“How could people like these, without words to put to their emotions and passions, manage? They could, at best, only suffer dumbly.
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Judge warns jurors in Vindra murder trial not to research case online
High Court judge Malcolm Holdip warned jurors hearing the Vindra Naipaul-Coolman murder trial not to use the Internet to research or discuss the evidence. He gave the warning to the 12-member jury with six alternates yesterday after a defence attorney for two of the accused raised the issue of their having access to controversial statements posted by people commenting on newspaper Web sites. Defence attorney Mario Merritt raised the issue minutes before state prosecutors were expected to call their first witness.
Holdip had to ask the jury to return to their deliberation room while he heard almost an hour of submissions from defence attorneys and prosecutors. Members of the public and the media also were asked to leave the court for a short period to allow defence attorneys to raise a preliminary legal issue which would be dealt with before the State began to call its 74 witnesses.
The process of legal submissions derailed the State’s plans to lead with the evidence of three police officers—two photographers and a draughtsman—during yesterday’s hearing. Instead they opted to adjourn the case to next Tuesday to allow Holdip time to decide on a preliminary issue tomorrow. When the jury returned to the courtroom, Holdip began giving them the advice on using the internet while listening to the evidence in the trial. “The world is evolving technologically. Ten years ago we did not have to deal with this,” Holdip said.
He asked them to stay away from the social networking sites—Facebook, Twitter and Instagram—and not to read online newspaper reports and corresponding readers’ comments. “It is an external opinion. We don’t want you looking at these modes of comment that would affect how you perceive the evidence in this case,” he said. Holdip then addressed reporters in the public gallery of the court, telling them to tell their editors to remove the comment facility from reports on the trial.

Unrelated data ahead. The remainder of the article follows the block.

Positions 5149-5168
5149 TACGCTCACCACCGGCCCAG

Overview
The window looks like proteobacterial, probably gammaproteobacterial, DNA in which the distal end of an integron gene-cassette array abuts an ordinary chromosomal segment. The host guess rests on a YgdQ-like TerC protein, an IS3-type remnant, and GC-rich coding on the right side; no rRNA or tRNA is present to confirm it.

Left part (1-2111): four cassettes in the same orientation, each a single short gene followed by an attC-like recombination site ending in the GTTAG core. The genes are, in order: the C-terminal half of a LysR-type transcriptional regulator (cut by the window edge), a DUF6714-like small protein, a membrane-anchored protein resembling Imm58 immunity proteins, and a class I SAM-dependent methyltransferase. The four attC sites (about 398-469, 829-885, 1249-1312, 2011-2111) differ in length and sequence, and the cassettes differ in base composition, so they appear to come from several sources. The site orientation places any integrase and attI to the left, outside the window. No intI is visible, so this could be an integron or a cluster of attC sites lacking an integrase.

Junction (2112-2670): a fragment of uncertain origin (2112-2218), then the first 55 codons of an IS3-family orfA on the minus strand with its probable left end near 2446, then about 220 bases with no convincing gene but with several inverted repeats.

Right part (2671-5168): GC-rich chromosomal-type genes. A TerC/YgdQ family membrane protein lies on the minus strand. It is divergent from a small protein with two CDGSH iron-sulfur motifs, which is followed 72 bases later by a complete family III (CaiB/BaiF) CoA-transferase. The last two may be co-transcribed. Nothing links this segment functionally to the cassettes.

(This newspaper already has a policy of doing so for all stories related to ongoing court cases.)
What it’s about
The trial began on Monday morning with the State’s lead prosecutor Israel Khan, SC, presenting his four-hour opening address to the jury in which he gave a detailed outline of the State’s case against the 12 men. Naipaul-Coolman was kidnapped from her home at Radix Road, Lange Park, Chaguanas, on December 19, 2006. A $122,000 ransom was paid to kidnappers but she was not released.
Although her body was never found, Khan said the State would lead evidence which would prove that the accused men were involved in detaining her for eight days before she was eventually executed, dismembered and buried in a shallow grave. The evidence, he added, included several pieces of DNA and circumstantial evidence found near an abandoned structure close to where the accused men lived in Upper La Puerta, Diego Martin.
Who’s in court
The dozen men before the jury and Justice Malcolm Holdip are: Allan "Scanny" Martin, twin brothers Shervon and Devon Peters, siblings Keida and Jamille Garcia and their older brother Anthony Dwayne Gloster, brothers Marlon and Earl Trimmingham, Ronald Armstrong, Antonio Charles, Joel Fraser and Lyndon James. A 13th man, Raphael Williams, was charged with the crime but died in prison in 2011 of complications from sickle-cell anaemia.
Their legal team includes Ulric Skerritt, Joseph Pantor, Selwyn Mohammed, Lennox Sankersingh, Ian Brooks, Wayne Sturge, Mario Merritt, Richard Valere, Kwesi Bekoe, Colin Selvon, Vince Charles, Christian Chandler, Delicia Helwig and Alexia Romero. The prosecution team includes Senior Counsel Israel Khan, Gilbert Peterson and Dana Seetahal, who are being assisted by senior state prosecutor Joy Balkaran.